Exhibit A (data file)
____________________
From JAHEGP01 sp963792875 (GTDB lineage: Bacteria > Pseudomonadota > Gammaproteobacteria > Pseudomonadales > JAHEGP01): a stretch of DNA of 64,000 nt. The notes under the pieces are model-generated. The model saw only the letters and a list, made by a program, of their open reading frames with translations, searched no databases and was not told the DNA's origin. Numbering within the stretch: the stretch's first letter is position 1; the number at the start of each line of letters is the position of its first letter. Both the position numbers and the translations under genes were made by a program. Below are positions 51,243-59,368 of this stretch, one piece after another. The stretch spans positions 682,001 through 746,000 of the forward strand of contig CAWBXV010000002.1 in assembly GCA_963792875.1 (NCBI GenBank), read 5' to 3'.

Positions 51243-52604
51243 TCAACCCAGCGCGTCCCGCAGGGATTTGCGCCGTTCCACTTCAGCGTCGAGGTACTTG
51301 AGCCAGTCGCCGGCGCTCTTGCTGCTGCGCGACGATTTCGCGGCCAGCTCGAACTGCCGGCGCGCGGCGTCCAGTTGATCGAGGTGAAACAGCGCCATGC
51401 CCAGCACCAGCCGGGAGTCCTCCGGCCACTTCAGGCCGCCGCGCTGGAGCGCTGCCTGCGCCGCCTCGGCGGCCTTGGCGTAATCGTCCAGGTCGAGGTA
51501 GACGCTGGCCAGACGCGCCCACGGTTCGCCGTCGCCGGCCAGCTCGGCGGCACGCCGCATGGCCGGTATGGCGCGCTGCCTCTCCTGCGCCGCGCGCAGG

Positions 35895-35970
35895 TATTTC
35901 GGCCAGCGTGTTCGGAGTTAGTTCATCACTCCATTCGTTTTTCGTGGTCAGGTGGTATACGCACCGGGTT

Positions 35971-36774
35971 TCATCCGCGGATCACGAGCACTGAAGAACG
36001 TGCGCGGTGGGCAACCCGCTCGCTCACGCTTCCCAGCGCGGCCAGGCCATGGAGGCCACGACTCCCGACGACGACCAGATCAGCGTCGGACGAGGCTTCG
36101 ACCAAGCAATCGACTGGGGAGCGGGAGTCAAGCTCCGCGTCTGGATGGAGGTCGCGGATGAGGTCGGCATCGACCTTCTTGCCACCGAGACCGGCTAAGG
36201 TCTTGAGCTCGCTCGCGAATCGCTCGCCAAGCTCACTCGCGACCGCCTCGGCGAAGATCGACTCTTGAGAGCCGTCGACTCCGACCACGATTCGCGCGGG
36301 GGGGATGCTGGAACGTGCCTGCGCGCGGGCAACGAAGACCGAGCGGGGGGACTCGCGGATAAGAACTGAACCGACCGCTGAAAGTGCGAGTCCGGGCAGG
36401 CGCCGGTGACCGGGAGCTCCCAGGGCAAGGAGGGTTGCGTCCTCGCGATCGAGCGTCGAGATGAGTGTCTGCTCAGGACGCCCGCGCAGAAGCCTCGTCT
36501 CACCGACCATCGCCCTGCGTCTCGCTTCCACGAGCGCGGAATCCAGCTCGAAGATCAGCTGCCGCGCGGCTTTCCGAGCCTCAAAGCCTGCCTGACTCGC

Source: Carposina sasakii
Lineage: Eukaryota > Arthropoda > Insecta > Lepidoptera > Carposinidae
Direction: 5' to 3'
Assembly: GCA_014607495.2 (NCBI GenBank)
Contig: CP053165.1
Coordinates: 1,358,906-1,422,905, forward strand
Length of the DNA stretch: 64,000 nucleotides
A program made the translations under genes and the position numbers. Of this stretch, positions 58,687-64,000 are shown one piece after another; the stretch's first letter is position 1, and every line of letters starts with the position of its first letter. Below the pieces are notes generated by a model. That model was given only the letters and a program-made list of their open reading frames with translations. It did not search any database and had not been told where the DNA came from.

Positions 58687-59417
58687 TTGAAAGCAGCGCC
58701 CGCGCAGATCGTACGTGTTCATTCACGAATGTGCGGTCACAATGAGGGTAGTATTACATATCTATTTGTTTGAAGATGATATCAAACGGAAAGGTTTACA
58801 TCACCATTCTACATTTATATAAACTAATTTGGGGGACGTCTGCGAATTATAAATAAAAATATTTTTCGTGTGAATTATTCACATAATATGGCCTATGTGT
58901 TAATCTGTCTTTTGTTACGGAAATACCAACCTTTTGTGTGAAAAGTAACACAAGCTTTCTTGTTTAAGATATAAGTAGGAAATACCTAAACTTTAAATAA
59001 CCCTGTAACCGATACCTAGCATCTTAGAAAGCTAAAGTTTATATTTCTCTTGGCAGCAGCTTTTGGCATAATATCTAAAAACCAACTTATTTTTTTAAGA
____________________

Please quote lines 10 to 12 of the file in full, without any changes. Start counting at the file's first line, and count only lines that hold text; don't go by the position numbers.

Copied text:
Positions 35971-36774
35971 TCATCCGCGGATCACGAGCACTGAAGAACG
36001 TGCGCGGTGGGCAACCCGCTCGCTCACGCTTCCCAGCGCGGCCAGGCCATGGAGGCCACGACTCCCGACGACGACCAGATCAGCGTCGGACGAGGCTTCG